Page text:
Home to one of the world’s largest stock exchanges and many major financial institutions, Frankfurt remains the most important center for banking and finance, especially capital markets work. As the hub for banks and banking lawyers, Frankfurt has seen firms extremely busy with advising banks on regulatory issues in connection with Brexit. It is thus generally seen as a market for large firms working in international finance and with little room for small and midsized firms. The traditional Mittelstand law firm is hard to find in Frankfurt nowadays as many of them have been incorporated into nationwide mergers. However, as one of the few regions that admit lawyer-notaries, Frankfurt allows many smaller firms to live off property notarization as well as instructions from the larger firms.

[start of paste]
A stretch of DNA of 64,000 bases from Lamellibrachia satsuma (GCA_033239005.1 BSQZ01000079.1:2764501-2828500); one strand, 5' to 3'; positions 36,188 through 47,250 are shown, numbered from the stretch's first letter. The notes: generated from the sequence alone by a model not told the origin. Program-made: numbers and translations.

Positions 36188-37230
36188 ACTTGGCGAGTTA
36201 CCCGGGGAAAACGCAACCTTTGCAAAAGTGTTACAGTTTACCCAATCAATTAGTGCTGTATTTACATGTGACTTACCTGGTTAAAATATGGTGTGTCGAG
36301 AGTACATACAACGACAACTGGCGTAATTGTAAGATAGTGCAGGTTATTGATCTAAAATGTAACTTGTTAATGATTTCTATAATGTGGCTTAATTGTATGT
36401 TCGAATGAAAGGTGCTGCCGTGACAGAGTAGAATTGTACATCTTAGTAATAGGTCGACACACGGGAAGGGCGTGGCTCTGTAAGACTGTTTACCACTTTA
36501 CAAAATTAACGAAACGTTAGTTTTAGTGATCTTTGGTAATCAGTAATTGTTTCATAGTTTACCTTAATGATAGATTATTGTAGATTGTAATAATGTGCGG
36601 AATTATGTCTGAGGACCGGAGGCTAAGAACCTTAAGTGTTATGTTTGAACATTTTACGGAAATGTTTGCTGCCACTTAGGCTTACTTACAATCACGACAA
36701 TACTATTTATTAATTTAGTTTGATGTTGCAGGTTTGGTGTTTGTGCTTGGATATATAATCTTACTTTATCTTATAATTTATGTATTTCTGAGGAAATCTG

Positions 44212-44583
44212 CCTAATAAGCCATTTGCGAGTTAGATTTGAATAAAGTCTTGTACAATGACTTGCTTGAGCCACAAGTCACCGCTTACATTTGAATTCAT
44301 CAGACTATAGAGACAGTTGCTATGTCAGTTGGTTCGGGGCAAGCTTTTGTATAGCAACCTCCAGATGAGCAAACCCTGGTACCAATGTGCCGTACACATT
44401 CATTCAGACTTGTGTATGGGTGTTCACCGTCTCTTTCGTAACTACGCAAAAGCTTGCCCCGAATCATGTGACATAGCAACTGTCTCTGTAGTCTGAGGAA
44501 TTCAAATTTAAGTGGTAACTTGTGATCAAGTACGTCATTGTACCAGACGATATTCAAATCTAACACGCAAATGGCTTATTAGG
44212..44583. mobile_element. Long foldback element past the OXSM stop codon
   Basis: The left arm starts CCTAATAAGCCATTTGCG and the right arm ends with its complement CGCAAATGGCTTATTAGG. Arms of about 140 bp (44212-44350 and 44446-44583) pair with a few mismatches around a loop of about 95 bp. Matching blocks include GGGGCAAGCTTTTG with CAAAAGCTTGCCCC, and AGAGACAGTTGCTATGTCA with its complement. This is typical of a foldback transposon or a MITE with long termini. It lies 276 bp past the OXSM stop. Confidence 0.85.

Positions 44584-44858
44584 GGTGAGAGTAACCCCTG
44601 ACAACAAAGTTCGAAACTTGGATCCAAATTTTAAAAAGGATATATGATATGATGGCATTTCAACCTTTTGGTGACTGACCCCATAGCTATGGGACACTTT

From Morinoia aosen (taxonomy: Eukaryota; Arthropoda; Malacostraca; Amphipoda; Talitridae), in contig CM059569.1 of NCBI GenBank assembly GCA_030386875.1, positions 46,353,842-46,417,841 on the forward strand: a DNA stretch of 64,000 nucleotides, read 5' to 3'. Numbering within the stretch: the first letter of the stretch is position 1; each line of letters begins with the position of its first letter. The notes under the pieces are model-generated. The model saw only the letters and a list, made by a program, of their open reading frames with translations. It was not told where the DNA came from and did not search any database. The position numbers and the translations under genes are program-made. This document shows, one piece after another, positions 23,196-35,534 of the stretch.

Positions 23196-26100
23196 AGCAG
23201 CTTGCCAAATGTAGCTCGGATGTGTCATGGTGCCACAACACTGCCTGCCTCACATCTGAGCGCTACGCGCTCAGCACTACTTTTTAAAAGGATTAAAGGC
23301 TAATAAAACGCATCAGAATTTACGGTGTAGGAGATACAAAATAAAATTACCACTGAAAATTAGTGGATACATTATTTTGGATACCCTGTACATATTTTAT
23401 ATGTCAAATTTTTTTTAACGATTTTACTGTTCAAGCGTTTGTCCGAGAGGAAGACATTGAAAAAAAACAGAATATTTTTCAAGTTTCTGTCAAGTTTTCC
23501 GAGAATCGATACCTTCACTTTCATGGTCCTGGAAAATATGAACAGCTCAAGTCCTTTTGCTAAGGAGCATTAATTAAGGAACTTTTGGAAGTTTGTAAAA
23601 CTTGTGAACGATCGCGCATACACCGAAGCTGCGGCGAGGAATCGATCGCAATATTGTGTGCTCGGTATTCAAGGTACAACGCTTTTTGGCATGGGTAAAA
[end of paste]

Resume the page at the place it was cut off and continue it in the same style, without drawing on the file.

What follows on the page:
Significant developments:

  • In the wake of Brexit, Japan’s third-largest bank Sumitomo Mitsui has announced it will relocate its European headquarters from London to Frankfurt, while Goldman Sachs, Morgan Stanley, Standard Chartered and Citygroup are also looking to the city as an alternative to London.
  • A boom in real estate transactions has led many firms to bolster their teams, including Beiten Burkhardt, Graf von Westphalen and Mayer Brown.
  • The demise of Asian-Pacific giant King & Wood Mallesons in early 2017 meant most of the firm’s partners had to seek a new home, while the remaining six fee earners launched a new corporate boutique under the banner KWM Europe.
  • Frankfurt’s appeal shows no signs of waning: in addition to new office launches, such as that of Wülfing Zeuner Rechel, and firms boosting their Frankfurt teams, e.g. Pusch Wahlig, a number of specialist outfits also emerged in the city, including employment boutique Bluedex, telecommunications firm Neuland and private equity outfit Memminger.
  • The reform of investment tax (due to come into force in 2018), as well as fintech and the dividend stripping (“cum-ex”) investigations are likely to keep Frankfurt firms busy for some time.
  • Teilen